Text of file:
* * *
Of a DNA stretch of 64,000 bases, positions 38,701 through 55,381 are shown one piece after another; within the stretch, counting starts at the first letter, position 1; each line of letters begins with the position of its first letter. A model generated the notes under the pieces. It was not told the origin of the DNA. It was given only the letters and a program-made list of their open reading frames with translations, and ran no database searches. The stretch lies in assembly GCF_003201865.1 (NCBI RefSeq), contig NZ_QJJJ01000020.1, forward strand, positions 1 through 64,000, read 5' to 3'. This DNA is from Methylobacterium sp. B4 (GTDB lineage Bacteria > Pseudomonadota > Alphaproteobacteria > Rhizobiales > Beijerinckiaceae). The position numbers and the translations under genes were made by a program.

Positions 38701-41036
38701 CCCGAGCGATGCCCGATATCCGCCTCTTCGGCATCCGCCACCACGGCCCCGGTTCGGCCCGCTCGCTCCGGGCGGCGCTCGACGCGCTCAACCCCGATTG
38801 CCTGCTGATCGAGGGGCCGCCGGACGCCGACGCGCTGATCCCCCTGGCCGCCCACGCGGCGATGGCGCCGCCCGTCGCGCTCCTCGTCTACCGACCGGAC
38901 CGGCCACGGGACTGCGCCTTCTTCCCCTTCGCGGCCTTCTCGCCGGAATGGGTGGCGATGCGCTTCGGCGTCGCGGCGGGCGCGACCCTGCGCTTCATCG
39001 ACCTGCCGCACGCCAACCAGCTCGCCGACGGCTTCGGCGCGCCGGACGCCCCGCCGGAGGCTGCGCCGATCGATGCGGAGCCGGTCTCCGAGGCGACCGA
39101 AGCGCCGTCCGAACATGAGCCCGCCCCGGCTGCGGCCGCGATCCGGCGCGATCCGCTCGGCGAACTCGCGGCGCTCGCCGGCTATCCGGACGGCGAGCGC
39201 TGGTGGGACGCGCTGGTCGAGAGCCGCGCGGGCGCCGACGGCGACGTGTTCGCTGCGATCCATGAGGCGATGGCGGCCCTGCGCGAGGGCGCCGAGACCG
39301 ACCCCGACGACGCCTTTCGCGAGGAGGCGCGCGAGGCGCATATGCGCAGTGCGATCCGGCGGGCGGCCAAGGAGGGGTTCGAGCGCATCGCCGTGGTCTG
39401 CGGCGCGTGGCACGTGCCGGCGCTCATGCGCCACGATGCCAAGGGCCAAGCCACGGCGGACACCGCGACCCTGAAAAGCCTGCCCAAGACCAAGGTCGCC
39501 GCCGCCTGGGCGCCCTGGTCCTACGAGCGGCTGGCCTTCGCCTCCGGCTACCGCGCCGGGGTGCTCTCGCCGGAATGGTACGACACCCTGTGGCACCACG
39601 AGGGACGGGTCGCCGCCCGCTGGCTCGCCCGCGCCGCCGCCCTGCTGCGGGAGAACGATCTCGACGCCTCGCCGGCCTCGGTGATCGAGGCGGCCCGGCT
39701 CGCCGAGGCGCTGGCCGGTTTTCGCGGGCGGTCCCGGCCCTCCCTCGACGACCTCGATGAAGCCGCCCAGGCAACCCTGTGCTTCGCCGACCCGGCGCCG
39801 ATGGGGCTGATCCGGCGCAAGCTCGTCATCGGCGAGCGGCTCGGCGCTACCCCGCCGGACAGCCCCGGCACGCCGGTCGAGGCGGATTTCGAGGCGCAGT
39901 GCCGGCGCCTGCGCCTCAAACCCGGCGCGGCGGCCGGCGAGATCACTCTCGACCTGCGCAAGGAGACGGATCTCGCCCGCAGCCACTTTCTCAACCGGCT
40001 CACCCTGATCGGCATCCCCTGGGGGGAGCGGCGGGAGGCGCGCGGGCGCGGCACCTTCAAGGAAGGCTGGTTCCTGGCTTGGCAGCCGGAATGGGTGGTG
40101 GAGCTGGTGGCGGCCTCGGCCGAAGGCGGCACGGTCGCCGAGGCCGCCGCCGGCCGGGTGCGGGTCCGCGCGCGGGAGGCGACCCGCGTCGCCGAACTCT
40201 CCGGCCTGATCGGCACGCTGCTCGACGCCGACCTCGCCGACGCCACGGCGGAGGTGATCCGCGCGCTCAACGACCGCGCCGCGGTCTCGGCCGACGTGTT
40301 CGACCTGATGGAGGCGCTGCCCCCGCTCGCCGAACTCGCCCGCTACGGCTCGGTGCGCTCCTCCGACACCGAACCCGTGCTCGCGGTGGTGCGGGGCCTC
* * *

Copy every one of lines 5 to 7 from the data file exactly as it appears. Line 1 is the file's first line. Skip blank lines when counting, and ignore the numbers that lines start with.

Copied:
38901 CGGCCACGGGACTGCGCCTTCTTCCCCTTCGCGGCCTTCTCGCCGGAATGGGTGGCGATGCGCTTCGGCGTCGCGGCGGGCGCGACCCTGCGCTTCATCG
39001 ACCTGCCGCACGCCAACCAGCTCGCCGACGGCTTCGGCGCGCCGGACGCCCCGCCGGAGGCTGCGCCGATCGATGCGGAGCCGGTCTCCGAGGCGACCGA
39101 AGCGCCGTCCGAACATGAGCCCGCCCCGGCTGCGGCCGCGATCCGGCGCGATCCGCTCGGCGAACTCGCGGCGCTCGCCGGCTATCCGGACGGCGAGCGC